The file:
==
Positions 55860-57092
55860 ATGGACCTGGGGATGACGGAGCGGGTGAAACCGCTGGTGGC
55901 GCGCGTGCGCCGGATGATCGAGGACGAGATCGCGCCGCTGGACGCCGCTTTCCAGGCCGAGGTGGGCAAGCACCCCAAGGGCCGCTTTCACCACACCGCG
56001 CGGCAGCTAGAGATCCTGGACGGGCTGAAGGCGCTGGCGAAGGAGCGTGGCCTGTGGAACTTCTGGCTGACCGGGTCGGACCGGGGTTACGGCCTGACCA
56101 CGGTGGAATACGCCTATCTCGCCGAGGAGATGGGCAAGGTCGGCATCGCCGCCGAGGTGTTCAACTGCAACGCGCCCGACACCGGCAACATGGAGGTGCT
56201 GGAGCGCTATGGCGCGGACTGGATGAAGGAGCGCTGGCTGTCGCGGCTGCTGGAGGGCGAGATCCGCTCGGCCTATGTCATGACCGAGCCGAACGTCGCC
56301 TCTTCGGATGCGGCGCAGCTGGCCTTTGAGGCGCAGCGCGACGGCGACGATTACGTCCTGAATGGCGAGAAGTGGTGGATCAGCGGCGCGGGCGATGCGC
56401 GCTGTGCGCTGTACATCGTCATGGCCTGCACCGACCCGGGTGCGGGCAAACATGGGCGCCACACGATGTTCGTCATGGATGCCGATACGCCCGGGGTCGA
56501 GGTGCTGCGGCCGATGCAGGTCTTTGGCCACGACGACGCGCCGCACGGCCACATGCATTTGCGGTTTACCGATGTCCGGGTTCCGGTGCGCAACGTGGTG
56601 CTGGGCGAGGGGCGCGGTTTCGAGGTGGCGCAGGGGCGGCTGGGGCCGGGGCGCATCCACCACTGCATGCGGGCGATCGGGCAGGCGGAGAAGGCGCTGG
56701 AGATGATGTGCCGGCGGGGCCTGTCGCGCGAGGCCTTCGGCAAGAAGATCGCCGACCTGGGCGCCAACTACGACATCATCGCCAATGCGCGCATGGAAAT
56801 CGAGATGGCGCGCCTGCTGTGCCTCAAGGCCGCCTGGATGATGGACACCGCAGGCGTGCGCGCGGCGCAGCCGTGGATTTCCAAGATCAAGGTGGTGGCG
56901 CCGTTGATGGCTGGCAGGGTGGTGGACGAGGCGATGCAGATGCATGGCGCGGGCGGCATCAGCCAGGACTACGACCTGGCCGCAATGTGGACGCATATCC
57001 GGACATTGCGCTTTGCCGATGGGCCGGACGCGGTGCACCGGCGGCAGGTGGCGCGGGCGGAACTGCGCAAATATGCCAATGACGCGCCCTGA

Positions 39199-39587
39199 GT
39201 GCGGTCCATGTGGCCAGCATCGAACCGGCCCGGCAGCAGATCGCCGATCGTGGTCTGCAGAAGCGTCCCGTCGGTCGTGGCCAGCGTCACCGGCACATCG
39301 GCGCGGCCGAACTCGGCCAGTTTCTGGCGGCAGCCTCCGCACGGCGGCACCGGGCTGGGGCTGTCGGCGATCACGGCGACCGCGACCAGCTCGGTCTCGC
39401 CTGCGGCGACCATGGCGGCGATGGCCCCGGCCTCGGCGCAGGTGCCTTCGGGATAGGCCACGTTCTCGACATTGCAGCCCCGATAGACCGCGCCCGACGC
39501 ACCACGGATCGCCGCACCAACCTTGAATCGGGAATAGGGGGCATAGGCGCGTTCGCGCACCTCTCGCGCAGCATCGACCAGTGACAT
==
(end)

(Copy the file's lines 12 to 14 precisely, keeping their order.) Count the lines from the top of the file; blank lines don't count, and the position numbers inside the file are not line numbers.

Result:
56801 CGAGATGGCGCGCCTGCTGTGCCTCAAGGCCGCCTGGATGATGGACACCGCAGGCGTGCGCGCGGCGCAGCCGTGGATTTCCAAGATCAAGGTGGTGGCG
56901 CCGTTGATGGCTGGCAGGGTGGTGGACGAGGCGATGCAGATGCATGGCGCGGGCGGCATCAGCCAGGACTACGACCTGGCCGCAATGTGGACGCATATCC
57001 GGACATTGCGCTTTGCCGATGGGCCGGACGCGGTGCACCGGCGGCAGGTGGCGCGGGCGGAACTGCGCAAATATGCCAATGACGCGCCCTGA